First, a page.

I might sound like a proper philistine when I say this but I was never really into tribal art.
I used to see it on the walls of those well traveled friends back in the UK and think .... yuck ... that looks horrible .... they usually had rag rug painted terracotta walls (sorry if you have) and ethnic curtains and it just made me feel queezy. I didn't understand why someone would hang african masks in their lounge above the fire place and I found the whole thing rather tasteless. Don't get me wrong I appreciate the art .... I just thought it looked so bloody ridiculous in a UK lounge setting especially next to the glass coffee table and the ply wood TV/ VIDEO unit and a small bowl of pinky purple pot-pouri..... but, it was the fashion for a while and everything was ethnic. It was kind of a statement to say 'Yeah, I have been there, got the T-shirt and this little quirky war mask here.'
It wasn't until I wandered around the fantastic museum and centre of Indian arts in Mumbai 2009, when I saw colourful and odd, carved wooden figurines that I thought OH MY GODDDD I want to own one of those ... I LOVE IT and want to look at it everyday. Quirky wooden cartoon characters fallen from a lost world with faded painterly carved surfaces and missing parts.
I fell in love with ancient art and antiquities from foreign lands and now I am addicted. There is nothing that floats my boat more (OK ... maybe a few things but lets not get into that) than wandering around a museum packed with gorgeous objects from past worlds. They speak of another time when everybody was creative, everybody had to make things to survive, to hunt, to cook, to eat, to decorate themselves and their lives and you wouldn't have heard someone in the tribe or village say ' Ooooh no, I cant do that, I am so uncreative, you wouldn't believe it! I cant even draw a straight line!' Art is so important to culture that people tattoo their faces with it, carve it into their skin.
It was natural for people to get hands on. They used their fingers, hands, eyes and their imaginations to weave and pat, and mold and carve and build whatever they needed. There wasn't bloody photoshop. Thats what I love about it ... its necessary and gorgeous and normal to make stuff. To create. Everybody did it and everything was more beautiful because of it and now there are all these fantastic museums for us to visit and absorb and admire these wonderful things in our silver disco boots and then we go for a Skinny Latte and think ' Oh Man. Theres nothing you can do that beats any of this.... this is the ultimate and all you can do is enjoy it and keep trying.'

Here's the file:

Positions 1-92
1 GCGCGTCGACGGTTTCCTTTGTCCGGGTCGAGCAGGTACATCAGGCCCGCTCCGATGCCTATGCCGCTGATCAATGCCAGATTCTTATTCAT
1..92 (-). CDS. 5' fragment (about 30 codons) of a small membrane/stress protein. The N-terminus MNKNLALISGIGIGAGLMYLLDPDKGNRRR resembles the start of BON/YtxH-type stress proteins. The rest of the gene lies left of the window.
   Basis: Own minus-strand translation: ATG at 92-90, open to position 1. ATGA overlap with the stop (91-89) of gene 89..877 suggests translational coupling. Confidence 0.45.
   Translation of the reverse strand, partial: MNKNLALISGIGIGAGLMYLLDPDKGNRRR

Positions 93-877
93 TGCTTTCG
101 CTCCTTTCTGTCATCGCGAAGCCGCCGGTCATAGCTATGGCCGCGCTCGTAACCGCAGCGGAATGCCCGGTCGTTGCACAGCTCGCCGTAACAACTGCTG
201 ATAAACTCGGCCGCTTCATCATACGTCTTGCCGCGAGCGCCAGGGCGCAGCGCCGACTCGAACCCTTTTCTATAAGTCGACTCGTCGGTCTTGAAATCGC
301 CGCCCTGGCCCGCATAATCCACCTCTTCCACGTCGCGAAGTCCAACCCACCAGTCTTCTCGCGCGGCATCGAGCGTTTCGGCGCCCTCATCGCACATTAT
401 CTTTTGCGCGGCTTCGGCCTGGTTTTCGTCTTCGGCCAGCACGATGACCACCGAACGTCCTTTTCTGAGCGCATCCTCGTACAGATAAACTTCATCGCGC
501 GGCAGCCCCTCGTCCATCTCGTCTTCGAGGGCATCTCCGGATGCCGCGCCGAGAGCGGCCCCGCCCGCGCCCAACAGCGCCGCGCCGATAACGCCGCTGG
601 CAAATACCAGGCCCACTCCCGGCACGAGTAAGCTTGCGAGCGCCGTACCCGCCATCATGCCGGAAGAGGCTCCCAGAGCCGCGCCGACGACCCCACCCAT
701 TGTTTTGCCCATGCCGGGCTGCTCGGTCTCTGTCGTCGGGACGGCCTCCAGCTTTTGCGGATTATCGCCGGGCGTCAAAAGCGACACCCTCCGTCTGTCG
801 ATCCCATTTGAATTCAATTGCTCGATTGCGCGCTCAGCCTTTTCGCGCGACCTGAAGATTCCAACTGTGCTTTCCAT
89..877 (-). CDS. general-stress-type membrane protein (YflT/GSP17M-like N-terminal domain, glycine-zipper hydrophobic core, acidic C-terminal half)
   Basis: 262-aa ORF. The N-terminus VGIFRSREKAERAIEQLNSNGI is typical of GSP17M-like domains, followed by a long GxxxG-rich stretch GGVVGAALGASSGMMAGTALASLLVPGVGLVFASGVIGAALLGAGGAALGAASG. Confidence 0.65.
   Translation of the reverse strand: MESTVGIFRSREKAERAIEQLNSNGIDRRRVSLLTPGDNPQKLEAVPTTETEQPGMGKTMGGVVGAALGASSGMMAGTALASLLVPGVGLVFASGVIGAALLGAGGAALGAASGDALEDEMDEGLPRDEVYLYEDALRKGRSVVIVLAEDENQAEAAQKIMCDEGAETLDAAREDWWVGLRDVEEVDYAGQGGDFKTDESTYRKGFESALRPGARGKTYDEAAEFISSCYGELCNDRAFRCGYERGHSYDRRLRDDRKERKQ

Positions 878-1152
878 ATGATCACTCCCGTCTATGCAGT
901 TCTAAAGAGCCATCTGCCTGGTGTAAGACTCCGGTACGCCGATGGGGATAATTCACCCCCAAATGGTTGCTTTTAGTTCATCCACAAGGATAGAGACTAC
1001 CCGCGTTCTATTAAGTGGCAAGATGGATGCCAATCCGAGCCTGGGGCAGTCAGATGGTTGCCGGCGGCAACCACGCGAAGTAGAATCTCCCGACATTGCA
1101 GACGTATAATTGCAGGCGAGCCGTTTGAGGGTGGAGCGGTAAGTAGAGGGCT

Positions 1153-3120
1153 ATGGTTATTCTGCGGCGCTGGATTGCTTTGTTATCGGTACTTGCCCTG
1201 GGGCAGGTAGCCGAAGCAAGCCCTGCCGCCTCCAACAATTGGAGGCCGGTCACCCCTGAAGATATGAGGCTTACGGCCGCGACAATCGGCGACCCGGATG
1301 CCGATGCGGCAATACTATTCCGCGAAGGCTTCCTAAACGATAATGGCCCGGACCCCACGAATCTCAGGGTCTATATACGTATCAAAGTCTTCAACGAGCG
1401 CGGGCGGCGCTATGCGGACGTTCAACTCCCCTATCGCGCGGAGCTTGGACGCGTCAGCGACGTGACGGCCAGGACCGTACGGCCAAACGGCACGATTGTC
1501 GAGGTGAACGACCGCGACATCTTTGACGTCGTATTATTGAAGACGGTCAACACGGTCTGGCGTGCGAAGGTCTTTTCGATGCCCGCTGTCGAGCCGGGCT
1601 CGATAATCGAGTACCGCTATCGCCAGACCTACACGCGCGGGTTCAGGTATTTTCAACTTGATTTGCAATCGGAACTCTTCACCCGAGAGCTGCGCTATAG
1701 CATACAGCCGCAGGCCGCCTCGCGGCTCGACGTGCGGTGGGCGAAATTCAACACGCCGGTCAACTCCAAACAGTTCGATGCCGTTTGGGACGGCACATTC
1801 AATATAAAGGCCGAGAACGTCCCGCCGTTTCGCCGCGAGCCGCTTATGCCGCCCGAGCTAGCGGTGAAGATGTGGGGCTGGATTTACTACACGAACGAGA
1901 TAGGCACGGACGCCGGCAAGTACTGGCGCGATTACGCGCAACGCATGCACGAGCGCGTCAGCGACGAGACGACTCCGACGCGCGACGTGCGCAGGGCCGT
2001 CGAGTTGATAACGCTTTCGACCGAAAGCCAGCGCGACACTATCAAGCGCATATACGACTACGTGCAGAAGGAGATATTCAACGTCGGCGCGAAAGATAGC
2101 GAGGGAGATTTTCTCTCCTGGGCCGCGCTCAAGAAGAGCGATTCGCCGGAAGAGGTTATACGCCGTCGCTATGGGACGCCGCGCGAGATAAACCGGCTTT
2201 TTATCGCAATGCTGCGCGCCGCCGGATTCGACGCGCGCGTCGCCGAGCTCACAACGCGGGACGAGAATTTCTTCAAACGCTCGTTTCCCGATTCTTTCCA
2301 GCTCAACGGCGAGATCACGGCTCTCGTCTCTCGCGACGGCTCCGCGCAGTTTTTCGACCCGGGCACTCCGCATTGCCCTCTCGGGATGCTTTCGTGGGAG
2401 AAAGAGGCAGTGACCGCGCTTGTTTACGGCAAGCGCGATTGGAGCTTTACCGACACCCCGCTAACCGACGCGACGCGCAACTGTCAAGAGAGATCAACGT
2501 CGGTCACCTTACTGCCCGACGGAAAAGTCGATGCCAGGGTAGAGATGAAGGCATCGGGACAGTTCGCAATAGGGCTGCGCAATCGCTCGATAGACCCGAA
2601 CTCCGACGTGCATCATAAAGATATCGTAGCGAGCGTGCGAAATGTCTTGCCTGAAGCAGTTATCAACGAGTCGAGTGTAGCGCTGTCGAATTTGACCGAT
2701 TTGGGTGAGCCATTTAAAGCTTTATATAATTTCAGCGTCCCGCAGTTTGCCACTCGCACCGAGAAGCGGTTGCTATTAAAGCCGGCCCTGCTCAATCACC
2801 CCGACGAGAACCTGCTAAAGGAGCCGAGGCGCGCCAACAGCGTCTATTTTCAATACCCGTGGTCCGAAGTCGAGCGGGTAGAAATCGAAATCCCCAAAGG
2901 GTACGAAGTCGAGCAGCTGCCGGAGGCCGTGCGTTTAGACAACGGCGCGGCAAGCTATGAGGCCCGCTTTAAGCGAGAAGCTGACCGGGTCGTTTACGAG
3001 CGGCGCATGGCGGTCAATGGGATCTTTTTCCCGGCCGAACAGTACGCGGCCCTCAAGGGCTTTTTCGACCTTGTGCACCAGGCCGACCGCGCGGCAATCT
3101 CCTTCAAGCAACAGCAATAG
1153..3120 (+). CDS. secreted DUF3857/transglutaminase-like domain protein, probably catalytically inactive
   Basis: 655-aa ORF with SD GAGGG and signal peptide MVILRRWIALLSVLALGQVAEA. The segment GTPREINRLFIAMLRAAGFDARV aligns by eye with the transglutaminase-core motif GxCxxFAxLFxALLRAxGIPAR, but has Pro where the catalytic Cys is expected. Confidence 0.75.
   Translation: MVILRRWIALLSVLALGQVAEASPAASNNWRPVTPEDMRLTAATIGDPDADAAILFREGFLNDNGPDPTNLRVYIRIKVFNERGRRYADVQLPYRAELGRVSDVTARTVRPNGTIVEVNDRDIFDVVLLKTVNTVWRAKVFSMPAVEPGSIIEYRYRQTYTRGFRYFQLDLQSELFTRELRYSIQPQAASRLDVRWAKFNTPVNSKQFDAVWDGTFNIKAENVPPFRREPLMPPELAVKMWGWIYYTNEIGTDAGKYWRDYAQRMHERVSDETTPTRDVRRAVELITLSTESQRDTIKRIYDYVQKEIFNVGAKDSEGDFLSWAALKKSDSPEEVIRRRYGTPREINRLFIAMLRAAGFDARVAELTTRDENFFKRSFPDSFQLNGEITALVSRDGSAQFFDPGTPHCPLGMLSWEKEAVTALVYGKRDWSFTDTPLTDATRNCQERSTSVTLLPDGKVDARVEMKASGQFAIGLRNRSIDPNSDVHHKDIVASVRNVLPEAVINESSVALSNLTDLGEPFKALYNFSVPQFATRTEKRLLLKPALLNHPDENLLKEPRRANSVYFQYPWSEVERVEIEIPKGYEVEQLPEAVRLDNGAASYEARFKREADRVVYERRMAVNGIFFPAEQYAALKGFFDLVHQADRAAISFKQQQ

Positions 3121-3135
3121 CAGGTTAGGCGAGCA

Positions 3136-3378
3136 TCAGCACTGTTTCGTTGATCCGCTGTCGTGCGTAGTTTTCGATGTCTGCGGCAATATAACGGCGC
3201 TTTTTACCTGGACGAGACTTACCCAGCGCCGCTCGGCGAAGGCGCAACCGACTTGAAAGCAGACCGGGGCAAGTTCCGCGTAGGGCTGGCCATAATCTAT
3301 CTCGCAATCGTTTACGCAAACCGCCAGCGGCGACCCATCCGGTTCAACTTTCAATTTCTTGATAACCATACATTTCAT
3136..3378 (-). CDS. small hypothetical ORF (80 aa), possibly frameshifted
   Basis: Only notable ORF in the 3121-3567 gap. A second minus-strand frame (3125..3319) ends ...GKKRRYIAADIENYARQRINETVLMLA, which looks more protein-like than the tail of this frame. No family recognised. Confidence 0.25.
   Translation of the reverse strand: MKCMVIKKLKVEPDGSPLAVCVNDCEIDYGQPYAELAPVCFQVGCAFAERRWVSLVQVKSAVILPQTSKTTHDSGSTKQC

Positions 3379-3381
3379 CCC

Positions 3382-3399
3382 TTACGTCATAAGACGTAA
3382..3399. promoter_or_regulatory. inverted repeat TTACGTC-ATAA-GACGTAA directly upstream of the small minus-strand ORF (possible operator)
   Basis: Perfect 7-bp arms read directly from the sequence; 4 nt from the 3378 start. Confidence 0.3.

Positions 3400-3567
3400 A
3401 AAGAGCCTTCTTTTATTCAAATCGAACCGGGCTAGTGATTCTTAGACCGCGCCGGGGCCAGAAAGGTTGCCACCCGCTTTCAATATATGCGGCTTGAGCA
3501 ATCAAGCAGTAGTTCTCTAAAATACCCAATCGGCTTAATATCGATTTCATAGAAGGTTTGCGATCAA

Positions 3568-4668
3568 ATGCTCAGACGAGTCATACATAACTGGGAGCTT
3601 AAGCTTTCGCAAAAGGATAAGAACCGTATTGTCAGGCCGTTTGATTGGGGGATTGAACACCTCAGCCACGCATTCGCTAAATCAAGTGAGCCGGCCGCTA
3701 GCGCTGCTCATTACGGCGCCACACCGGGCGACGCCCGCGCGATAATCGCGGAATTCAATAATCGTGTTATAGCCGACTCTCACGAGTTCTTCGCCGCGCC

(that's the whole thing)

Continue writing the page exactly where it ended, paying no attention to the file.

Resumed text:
Not sure what I am trying to say really ....... Ughh erm ughhh..... ?
And then ...
I saw these by a painter called GOLDIE and my eyes filled with tears of amazement. They were the most beautiful oil paintings and I was bowled over by how powerful yet humble these Maori cheifs were. The atmosphere in these paintings was magnificent and I felt small and totally insignificant in comparison to their magical importance and the history which permeated from them out through the whole museum.
The light on their skin was truly unbelievable, what a mind blowing talent the painter Goldie was.
I stared at each one for ages in awe of their presence... so much so that I completely lost my friends and couldn't find them for over an hour.
(It was such a treat going to a museum with friends ....
Hi F, M and F!
I am so used to visiting these places on my own which is probably why I got lost)
These photos from a book do not do them justice at all. If you are ever in Auckland ... go to the museum ... its absolutely fantastic and the collection of Pacific Island and Maori arts and crafts are truly astounding. I could have slept there and spend days wandering around.
Truly inspiring.... art like this is totally priceless and I cannot find the words to express how important I think this art is to the rest of the world.
Of course I cant, its just too amazing.
A speechless Louiji.